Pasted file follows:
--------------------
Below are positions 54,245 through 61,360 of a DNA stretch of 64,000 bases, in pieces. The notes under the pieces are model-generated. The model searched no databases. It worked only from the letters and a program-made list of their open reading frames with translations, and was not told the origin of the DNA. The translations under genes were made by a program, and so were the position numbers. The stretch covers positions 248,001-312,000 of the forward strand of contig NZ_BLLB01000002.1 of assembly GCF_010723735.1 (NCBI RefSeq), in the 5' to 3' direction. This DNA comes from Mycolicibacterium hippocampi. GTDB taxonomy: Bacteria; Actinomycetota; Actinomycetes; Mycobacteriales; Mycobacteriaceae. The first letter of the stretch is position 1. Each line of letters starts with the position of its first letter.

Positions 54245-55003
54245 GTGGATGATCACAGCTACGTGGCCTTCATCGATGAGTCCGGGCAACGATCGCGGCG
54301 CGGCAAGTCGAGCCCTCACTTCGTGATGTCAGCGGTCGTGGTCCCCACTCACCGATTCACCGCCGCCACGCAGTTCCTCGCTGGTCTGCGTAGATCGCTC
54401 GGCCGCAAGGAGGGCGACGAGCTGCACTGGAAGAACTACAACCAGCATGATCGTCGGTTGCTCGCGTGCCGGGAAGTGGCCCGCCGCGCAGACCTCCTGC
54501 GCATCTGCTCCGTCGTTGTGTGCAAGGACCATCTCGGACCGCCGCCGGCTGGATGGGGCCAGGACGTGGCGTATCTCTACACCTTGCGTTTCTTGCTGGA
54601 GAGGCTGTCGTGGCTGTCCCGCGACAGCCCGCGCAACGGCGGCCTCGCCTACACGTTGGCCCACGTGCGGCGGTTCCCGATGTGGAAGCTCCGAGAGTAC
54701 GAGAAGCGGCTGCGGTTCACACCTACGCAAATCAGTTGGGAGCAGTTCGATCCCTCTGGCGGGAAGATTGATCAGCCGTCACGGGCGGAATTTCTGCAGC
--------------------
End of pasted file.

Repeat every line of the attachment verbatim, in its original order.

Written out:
Below are positions 54,245 through 61,360 of a DNA stretch of 64,000 bases, in pieces. The notes under the pieces are model-generated. The model searched no databases. It worked only from the letters and a program-made list of their open reading frames with translations, and was not told the origin of the DNA. The translations under genes were made by a program, and so were the position numbers. The stretch covers positions 248,001-312,000 of the forward strand of contig NZ_BLLB01000002.1 of assembly GCF_010723735.1 (NCBI RefSeq), in the 5' to 3' direction. This DNA comes from Mycolicibacterium hippocampi. GTDB taxonomy: Bacteria; Actinomycetota; Actinomycetes; Mycobacteriales; Mycobacteriaceae. The first letter of the stretch is position 1. Each line of letters starts with the position of its first letter.

Positions 54245-55003
54245 GTGGATGATCACAGCTACGTGGCCTTCATCGATGAGTCCGGGCAACGATCGCGGCG
54301 CGGCAAGTCGAGCCCTCACTTCGTGATGTCAGCGGTCGTGGTCCCCACTCACCGATTCACCGCCGCCACGCAGTTCCTCGCTGGTCTGCGTAGATCGCTC
54401 GGCCGCAAGGAGGGCGACGAGCTGCACTGGAAGAACTACAACCAGCATGATCGTCGGTTGCTCGCGTGCCGGGAAGTGGCCCGCCGCGCAGACCTCCTGC
54501 GCATCTGCTCCGTCGTTGTGTGCAAGGACCATCTCGGACCGCCGCCGGCTGGATGGGGCCAGGACGTGGCGTATCTCTACACCTTGCGTTTCTTGCTGGA
54601 GAGGCTGTCGTGGCTGTCCCGCGACAGCCCGCGCAACGGCGGCCTCGCCTACACGTTGGCCCACGTGCGGCGGTTCCCGATGTGGAAGCTCCGAGAGTAC
54701 GAGAAGCGGCTGCGGTTCACACCTACGCAAATCAGTTGGGAGCAGTTCGATCCCTCTGGCGGGAAGATTGATCAGCCGTCACGGGCGGAATTTCTGCAGC